A recent column from Benedictine Sr. Joan Chittister focused on the dwindling numbers or religious sisters. Chittister wonders if the church as we know it can function as widely as it has without a body of sisters who model the faith and give their hearts to the world around them. Following are reader responses to the column that have been edited for length and clarity.
In response to Benedictine Sr. Joan Chittister's article on diminishing numbers of religious women's vocations, I realize she has more to say and I look forward to her future articles on the topic. And I mean nothing to diminish the value of those vocations, as much of my formation was guided by them from grade school through college.
But I wonder if the diminishing numbers of priests and religious women might finally bring to light the predominant vocation of the laity? Lay vocations are not limited to marriage and single life. By our baptism, we are all anointed as priest, prophet and king in the image of Jesus. Our vocation is to bring the good news of Jesus Christ to the world in our every endeavor. In our family life, yes. But also in our "jobs" as many and diverse as they are, in retirement, in all our activities. We are called to make Jesus' (God's) love visible in everything we do. If we all did this, our world would be transformed!
But I have never heard a prayer in Sunday's prayers of the faithful asking for an increase in vocations of the laity. The laity have never heard a teaching on the importance of their vocation as a real vocation. Pope John Paul II wrote a marvelous post-synodal apostolic exhortation, Christifideles Laici or "On the Vocation and the Mission of the Lay Faithful in the Church and in the World." I urge every lay person to read it. Don't waste another day without it.
The opinion piece begins by speaking of the demise of the priesthood yet wonders if religious women's' orders will face the same trajectory. There have been calls for a married male priesthood so, why not married women's orders? It is the church we should gather around, not rectories or monasteries and convents. Many decades ago, religious women not wanting to live in a large community set out in small groups living in apartments or rented homes in the communities where they ministered. Their reasoning for doing so was sound at the time. Is it still true today?
The Catholic Church is shrinking in numbers across the board. Schools, colleges and universities and churches continue to downsize, merge or close. This trend continues into the foreseeable future. Change has come and will continue whether it is embraced or not. Those with a clear vision of what it means to "be church" will be proactive in their ministry and prosper as is Pope Francis. Those who don't will, in his words, become museum pieces.
The choice is clear with the pathway forward for those with eyes to see and ears to hear the sounds of the times. The challenge is to break the mold of old ways of thinking allowing the Holy Spirit to be your guide. Implement the example of Francis on a local level. You reap what you sow.
MICHAEL J. McDERMOTT
I led a Lenten study, "Soup with St. Luke," which from the first week galvanized the participants, in person and online, with the stunning emphases of the third gospel. It began with a focus on Luke's portrait of Jesus and the disciples, based on the character of the prophets.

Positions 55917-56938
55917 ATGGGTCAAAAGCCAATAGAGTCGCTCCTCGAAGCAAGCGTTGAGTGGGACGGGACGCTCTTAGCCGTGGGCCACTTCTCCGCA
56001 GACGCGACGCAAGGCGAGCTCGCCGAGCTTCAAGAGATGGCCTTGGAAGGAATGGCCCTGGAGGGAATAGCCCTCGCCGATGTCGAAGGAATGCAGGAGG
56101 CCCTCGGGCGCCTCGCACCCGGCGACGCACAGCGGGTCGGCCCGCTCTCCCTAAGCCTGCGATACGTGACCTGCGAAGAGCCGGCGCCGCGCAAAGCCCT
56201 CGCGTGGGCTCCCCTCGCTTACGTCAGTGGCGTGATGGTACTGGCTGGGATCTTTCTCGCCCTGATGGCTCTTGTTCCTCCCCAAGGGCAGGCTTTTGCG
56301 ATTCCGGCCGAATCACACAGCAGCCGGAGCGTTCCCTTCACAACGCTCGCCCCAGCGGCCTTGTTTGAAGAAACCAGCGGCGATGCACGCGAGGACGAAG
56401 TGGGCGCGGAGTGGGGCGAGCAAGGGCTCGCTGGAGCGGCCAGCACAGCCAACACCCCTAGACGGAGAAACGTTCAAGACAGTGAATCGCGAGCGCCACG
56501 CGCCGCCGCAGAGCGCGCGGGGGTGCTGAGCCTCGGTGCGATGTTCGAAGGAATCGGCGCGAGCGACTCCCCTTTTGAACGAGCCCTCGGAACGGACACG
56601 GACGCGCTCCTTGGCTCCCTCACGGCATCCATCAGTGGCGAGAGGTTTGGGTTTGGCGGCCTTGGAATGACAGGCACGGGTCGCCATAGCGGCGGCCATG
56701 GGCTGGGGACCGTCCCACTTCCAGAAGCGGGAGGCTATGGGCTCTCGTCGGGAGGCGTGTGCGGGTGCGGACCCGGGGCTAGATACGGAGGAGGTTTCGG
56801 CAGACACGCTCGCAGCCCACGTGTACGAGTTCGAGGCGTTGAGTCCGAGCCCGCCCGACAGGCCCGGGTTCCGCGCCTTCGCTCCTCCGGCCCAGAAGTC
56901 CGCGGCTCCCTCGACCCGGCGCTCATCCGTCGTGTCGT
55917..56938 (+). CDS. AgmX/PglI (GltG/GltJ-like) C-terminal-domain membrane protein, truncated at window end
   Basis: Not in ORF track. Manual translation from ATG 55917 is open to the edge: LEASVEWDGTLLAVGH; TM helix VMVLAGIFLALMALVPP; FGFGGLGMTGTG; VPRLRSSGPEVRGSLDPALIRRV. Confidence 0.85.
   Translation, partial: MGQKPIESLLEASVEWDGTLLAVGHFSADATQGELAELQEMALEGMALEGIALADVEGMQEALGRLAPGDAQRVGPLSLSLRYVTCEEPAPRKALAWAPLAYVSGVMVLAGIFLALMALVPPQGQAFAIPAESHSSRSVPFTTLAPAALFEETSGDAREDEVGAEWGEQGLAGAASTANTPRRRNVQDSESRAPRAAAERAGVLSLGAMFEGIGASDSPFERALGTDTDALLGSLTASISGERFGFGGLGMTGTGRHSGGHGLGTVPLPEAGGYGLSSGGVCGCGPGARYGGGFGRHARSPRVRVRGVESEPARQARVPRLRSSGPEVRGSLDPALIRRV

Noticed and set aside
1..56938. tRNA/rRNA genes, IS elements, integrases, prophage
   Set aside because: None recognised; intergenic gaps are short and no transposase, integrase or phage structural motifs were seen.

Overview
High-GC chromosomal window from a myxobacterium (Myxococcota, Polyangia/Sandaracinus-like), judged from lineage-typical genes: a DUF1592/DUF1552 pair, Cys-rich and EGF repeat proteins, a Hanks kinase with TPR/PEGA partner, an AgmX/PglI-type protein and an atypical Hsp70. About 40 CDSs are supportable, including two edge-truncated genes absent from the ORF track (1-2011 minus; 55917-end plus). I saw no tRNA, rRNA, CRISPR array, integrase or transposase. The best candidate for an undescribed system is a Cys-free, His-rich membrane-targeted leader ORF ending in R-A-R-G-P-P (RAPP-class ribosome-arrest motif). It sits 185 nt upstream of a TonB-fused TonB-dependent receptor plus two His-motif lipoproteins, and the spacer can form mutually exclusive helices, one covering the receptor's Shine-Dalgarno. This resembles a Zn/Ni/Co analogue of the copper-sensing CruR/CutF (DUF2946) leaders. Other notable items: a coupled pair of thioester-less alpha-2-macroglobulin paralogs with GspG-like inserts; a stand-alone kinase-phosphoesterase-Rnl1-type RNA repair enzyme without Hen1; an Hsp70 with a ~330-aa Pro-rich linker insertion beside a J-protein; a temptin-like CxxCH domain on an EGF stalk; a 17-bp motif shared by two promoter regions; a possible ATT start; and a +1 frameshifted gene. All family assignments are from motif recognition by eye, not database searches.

And who breaks out into new sunlight but Mary, mother of Jesus (and her aging cousin Elizabeth). No fearful unwed teenager who discovers she is pregnant and runs to hide and quiver, this Mary is a confident proclaimer of the radical overturning of who are up and who are down.
I read in Benedictine Sr. Joan Chittister's post a call for women to accept the vocation of an active community of prophets, and for a church who will make room for them to model, proclaim and invite others of any gender to join that new wave of service and presence. My own dear sister, a seasoned Second Vatican Council nun, of a congregation aging out of past customs, demonstrates for me the spirit of the early founders is rising again in the blood of sisters for a new age.
Thank you, Joan Chittister, and all those earlier waves of women in prophetic service.
JOSEPH J. HICKEY-TIERNAN
In regard to Benedictine Sr. Joan Chittister's recent column about the decline in nuns, I would like to point out that times have changed. From a woman's perspective, for the good. Back in the 1950s, '60s and '70s, there were few choices for women. If they had no interest in marriage, what could they do? If they joined a religious order, they could become the head of a hospital, college, school, etc. which was not possible in those days for single women or any women no matter how skilled they were.
Now the doors have been opened to women and they can be anything a man can be except a priest in the Roman Catholic Church. The Catholic Church would be wise and just if they would ordain women, not because now they are so desperate for priests, but because it's the right thing to do. Lay women have managed to step in and do all those things in the church that nuns used to do. So why be a nun?
Times have changed. In my opinion, nuns were used and abused by the Catholic Church.
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